Thursday, April 18, 2024

PM’s push for LIAT


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Every effort must be taken to ensure the survival of the regional carrier LIAT.
This was emphasised by Prime Minister Freundel Stuart, as he spoke to the media at the start of day four of the 34th Regular Conference of Heads of Government of the Caribbean Community (CARICOM) at the Hilton Hotel in Port of Spain.
Giving an update on the matter of regional transportation, which was one of the key items discussed, Stuart pointed out that since Barbados was the largest shareholder in LIAT, the future of the carrier was of “great concern to him”, especially in light of the fact that Caribbean Airlines (CAL) was being subsidized by the Government of Trinidad and Tobago.
“Now what has happened in recent times, is that against the background of the Revised Treaty of Chaguaramas and its provisions, it has emerged that CAL has been buying its fuel at $50 dollars per barrel, while LIAT has had to buy its fuel at upwards a $100 a barrel.
“Now, in other words, the Government of Trinidad and Tobago is subsidizing CAL for the purchase of its fuel and is competing with LIAT on regional routes. As far as we are concerned and we have discussed it at many LIAT meetings, that is competitive behaviour and it’s against the spirit of the revised Treaty of Chaguaramas, and we have been engaging the Government of Trinidad on that issue,” he explained.
Stuart disclosed that this issue had been under discussion “for some time” and that it was critical an amicable solution could be reached as soon as possible.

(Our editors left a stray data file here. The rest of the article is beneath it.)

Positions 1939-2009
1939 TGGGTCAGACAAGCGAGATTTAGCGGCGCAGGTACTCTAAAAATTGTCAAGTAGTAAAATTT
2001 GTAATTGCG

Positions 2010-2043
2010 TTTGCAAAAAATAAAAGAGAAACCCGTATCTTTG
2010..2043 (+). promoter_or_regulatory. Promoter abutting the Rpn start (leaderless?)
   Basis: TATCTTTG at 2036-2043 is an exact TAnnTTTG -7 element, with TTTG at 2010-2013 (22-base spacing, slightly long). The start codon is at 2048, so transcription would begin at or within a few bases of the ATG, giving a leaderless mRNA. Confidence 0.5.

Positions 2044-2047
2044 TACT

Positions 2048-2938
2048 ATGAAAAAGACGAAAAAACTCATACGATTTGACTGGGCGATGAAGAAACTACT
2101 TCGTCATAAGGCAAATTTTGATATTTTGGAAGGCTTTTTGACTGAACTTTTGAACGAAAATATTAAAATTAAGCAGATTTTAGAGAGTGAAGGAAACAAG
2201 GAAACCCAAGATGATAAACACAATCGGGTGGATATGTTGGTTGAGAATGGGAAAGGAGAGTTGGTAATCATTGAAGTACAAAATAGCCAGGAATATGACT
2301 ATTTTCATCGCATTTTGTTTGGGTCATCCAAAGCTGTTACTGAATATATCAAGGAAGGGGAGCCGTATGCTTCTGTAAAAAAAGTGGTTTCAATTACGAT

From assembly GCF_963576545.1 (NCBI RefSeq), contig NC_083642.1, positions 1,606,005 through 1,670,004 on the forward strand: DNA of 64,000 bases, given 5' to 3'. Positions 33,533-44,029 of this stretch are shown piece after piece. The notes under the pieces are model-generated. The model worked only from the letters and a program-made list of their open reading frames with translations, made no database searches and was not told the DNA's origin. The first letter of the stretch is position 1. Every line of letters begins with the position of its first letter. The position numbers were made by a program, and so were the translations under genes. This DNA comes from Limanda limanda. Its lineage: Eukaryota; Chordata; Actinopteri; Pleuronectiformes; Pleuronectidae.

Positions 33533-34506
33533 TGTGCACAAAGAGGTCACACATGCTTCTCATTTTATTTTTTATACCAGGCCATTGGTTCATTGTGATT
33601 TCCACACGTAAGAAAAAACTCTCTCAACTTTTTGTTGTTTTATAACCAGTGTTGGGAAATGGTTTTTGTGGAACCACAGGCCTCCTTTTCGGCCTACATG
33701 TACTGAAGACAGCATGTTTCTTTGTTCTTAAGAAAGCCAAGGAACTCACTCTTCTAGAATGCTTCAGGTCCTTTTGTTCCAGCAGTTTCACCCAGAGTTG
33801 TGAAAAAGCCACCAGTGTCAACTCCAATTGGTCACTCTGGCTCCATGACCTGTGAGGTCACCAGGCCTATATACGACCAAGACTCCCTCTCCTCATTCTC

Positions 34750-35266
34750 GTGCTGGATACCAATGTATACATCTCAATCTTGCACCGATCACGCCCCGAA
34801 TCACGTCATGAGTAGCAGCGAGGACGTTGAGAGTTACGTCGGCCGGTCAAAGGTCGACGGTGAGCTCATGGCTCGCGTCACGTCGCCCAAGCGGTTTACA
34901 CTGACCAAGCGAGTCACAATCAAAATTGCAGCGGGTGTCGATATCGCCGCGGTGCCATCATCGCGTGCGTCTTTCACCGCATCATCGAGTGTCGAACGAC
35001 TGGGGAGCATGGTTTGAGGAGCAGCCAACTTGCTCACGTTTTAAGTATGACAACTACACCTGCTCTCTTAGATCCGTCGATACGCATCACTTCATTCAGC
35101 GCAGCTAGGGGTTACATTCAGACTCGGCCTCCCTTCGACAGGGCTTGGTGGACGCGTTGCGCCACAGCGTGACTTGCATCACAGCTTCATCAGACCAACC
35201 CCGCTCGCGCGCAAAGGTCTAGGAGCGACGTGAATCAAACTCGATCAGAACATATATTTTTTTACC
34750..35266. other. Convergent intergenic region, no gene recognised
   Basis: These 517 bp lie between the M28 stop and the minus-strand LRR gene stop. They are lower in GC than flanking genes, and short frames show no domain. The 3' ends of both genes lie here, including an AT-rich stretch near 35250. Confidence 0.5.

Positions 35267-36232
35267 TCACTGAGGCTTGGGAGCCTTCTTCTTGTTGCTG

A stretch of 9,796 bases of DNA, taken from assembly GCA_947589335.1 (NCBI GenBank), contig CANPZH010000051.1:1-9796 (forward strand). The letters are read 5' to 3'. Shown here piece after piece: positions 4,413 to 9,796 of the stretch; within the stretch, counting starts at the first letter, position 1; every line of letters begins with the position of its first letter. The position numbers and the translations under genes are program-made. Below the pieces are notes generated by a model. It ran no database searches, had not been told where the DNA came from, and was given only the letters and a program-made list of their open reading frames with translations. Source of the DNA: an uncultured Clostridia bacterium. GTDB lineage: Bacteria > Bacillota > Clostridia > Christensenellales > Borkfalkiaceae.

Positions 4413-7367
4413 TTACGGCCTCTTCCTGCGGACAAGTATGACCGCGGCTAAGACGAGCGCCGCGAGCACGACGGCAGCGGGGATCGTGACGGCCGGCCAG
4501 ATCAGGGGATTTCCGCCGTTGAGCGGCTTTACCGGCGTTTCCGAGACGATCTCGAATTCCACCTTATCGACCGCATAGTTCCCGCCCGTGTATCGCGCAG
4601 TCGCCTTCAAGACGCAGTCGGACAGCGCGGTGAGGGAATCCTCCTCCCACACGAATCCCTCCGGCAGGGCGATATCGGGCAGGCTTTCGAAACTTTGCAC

“What other issues LIAT has, we can deal with, shareholder governments can deal with. Barbados, St. Vincent and the Grenadines, Antigua, and more recently, Dominica (which) has come on board. We can deal with those issues; but on the issue of a subsidy we have to have a resolution on that issue,” he noted.     
The Prime Minister said the matter was so important to Barbados that Government had taken the precaution of getting a legal opinion done. He stated that that “legal opinion has left us in no doubt that we are on good ground in terms of how we feel and what we’ve been saying about that subsidy. And we got the legal opinion done because it is possible for us to approach the Caribbean Court of Justice in the exercise of its original jurisdiction… which permits it to interpret the Teaty and make decisions on that basis.
“… LIAT is now about 57 years old. It has seen many airlines come and go. Some come with the expressed purpose of trying to run LIAT out of business. LIAT has seen them come and seen them go and LIAT has remained and does about 1,000 flights in this region a week, keeping these islands together.
“You only have to ask yourself, what would the Caribbean be like without LIAT, to get a sense of how important it is, because there is no other airline that has done and is doing the work in this region that LIAT is doing.
“So, it is a matter of great importance to us and that is why Barbados continues to invest heavily in LIAT. Of course, CARICOM is our third largest source of tourism as well. So, we cannot afford a situation to develop where people in the region can’t get to Barbados either”, he added.
The annual summit concludes today. (BGIS)


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